Disappointingly, we’ve seen too many incidents where a person of color’s achievements are chalked up to affirmative action or some other benefit that undercuts the actual work they’ve put in. This happened to Guillermo Pomarillo – a Latino teen accepted to Stanford University. At a checkup, his dentist – upon learning that the school accepted Pomarillo – said that because of affirmative action he took the place of people who were more worthy of the position. The school rejected the dentist’s daughter. The young student handled the situation with grace and penned an open letter dismissing the dentist’s petty and incorrect statements. This hateful notion reared its ugly head once again at a recent robotics competition in Indiana, but their community responded by investing in their future.
As a group of five Pleasant Run Elementary School students – Elijah Goodwin, 10; Angel Herrera-Sanchez, 9; Jose Verastegui, 10; Manuel Mendez, 9; and Devilyn Bolyard, 9 – competed, they could hear parents from other schools loudly voicing their racist opinions. The team’s made up of three Latino students and two African Americans.
“They were pointing at us and saying, ‘Oh my God, they are champions of the city all because they are Mexican,” said Diocelina Herrera, Angel’s mother, according to USA Today. “They are Mexican, and they are ruining our country.” The team – known as the Pleasant Run PantherBots – advanced to the Vex IQ State Championship. Afterward, parents and students from other Indianapolis-area schools waited in the parking lot to sour the 9- and 10-year-old’s experience. “Go back to Mexico!” some of the kids screamed.
As students from a Title I school, some may have undermined their talents. But the PantherBots went onto defeat more than 30 schools. After the incident, officials for the school district denounced the behavior. “The Plainfield Community School Corp. does not condone or tolerate language or behaviors that degrade others,” said Superintendent Scott Olinger of Plainfield Community Schools. “Had our organizing team been made aware of the alleged behaviors by unknown adults on Feb. 2, we would have taken immediate action.”
Despite their young ages, the PantherBots kept their heads high and didn’t let negativity affect their performance at the state championship. They once again came in first place and qualified for the Vex IQ World Championship, which takes place in Louisville in April. They’ll face tough competitors from around the world, and the students are once again unfazed.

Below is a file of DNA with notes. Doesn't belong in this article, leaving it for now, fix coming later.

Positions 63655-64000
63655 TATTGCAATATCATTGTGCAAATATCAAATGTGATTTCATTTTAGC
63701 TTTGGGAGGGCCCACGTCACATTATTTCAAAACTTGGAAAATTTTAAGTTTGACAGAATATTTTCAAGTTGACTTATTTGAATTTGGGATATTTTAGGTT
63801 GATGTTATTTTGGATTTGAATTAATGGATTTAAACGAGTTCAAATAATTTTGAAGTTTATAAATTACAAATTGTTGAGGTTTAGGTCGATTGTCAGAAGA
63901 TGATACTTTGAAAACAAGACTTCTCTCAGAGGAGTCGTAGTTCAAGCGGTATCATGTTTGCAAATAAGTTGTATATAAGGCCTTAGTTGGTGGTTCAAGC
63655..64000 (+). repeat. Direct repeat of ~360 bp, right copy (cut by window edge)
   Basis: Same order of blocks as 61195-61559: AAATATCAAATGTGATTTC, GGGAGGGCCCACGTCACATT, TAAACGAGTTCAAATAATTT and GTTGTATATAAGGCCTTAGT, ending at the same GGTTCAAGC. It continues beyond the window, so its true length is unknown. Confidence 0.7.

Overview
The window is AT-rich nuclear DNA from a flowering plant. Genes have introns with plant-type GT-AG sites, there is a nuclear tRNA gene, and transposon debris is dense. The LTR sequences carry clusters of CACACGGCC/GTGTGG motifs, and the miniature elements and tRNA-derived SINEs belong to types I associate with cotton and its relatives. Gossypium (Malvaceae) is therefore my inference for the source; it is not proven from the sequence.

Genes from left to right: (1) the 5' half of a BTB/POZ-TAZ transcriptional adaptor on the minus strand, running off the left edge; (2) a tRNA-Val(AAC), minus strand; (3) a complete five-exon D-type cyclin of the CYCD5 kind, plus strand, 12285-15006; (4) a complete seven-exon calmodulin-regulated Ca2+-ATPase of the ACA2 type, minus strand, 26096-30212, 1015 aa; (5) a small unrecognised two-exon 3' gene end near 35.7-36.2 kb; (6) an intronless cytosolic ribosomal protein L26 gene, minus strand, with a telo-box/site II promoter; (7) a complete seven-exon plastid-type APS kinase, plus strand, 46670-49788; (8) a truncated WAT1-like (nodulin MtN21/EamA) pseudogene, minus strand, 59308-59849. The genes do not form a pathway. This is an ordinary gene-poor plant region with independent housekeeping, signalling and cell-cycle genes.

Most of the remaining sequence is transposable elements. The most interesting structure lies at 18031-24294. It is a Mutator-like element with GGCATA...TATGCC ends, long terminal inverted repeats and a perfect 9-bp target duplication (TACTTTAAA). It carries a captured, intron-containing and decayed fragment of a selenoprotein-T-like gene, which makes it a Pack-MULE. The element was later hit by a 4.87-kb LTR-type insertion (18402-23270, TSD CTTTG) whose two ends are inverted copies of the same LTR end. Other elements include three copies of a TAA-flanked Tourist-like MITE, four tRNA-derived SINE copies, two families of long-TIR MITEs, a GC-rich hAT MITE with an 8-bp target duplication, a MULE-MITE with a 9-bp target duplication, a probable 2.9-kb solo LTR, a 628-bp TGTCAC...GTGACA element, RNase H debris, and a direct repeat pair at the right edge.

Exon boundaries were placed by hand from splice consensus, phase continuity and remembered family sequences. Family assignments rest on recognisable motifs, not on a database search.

“I was afraid they would let it get in their heads and wig them out,” Lisa Hopper, the team’s advisor said. “We sat down and talked to our kids, and obviously we let them share their feelings. They were on top of it already. They said: ‘We know they are mean. We know they were jealous. We’re not going to let it bother us.’ One of our guys said ‘to take stuff like that and let it make you stronger.’ I’m just so proud of them. The great thing about these give kids is they all ended up having strengths that elevated the team. They are dynamic individuals.”
As their loved ones and teachers took steps to care for them, their story went viral. And the community chipped into help them get to their next competition. The school started a GoFundMe page to raise $8,000 to pay for the world championship in Louisville, Kentucky. The crowdfunding campaign exceeded its goal by more than $4,000. And though the comments signal that people still want to donate their money for their cause, the school has closed the campaign. Instead, they are paying the generosity forward and encouraging others to donate money to other robotics teams.
“Funds above our target amount will be used for our robotics program next year. We ask that anyone still wanting to donate to please help support other incredible teams who have earned a spot to the Vex World championship in Louisville, Kentucky,” the team wrote. “You can also donate to the TechPoint Foundation for Youth State Robotics Initiative. They have helped us and many other low-income robotic teams around our state!”